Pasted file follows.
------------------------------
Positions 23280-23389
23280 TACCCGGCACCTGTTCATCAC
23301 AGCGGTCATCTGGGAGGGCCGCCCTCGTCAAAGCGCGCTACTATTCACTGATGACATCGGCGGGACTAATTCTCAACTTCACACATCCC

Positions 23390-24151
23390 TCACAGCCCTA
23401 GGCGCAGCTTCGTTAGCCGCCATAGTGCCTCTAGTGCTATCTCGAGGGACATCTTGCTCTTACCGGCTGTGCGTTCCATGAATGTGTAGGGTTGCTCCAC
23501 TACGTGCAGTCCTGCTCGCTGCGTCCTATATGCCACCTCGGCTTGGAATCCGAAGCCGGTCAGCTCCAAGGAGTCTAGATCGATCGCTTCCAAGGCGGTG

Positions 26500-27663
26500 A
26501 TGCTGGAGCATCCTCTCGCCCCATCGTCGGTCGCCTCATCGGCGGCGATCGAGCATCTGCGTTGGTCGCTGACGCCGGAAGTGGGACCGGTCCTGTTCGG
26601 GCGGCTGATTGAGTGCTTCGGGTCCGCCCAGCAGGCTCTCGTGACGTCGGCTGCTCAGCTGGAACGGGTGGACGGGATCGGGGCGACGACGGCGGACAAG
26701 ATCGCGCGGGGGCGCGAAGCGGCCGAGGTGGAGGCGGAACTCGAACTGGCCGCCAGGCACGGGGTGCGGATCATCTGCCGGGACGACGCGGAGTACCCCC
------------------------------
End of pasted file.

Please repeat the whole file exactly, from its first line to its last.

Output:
Positions 23280-23389
23280 TACCCGGCACCTGTTCATCAC
23301 AGCGGTCATCTGGGAGGGCCGCCCTCGTCAAAGCGCGCTACTATTCACTGATGACATCGGCGGGACTAATTCTCAACTTCACACATCCC

Positions 23390-24151
23390 TCACAGCCCTA
23401 GGCGCAGCTTCGTTAGCCGCCATAGTGCCTCTAGTGCTATCTCGAGGGACATCTTGCTCTTACCGGCTGTGCGTTCCATGAATGTGTAGGGTTGCTCCAC
23501 TACGTGCAGTCCTGCTCGCTGCGTCCTATATGCCACCTCGGCTTGGAATCCGAAGCCGGTCAGCTCCAAGGAGTCTAGATCGATCGCTTCCAAGGCGGTG

Positions 26500-27663
26500 A
26501 TGCTGGAGCATCCTCTCGCCCCATCGTCGGTCGCCTCATCGGCGGCGATCGAGCATCTGCGTTGGTCGCTGACGCCGGAAGTGGGACCGGTCCTGTTCGG
26601 GCGGCTGATTGAGTGCTTCGGGTCCGCCCAGCAGGCTCTCGTGACGTCGGCTGCTCAGCTGGAACGGGTGGACGGGATCGGGGCGACGACGGCGGACAAG
26701 ATCGCGCGGGGGCGCGAAGCGGCCGAGGTGGAGGCGGAACTCGAACTGGCCGCCAGGCACGGGGTGCGGATCATCTGCCGGGACGACGCGGAGTACCCCC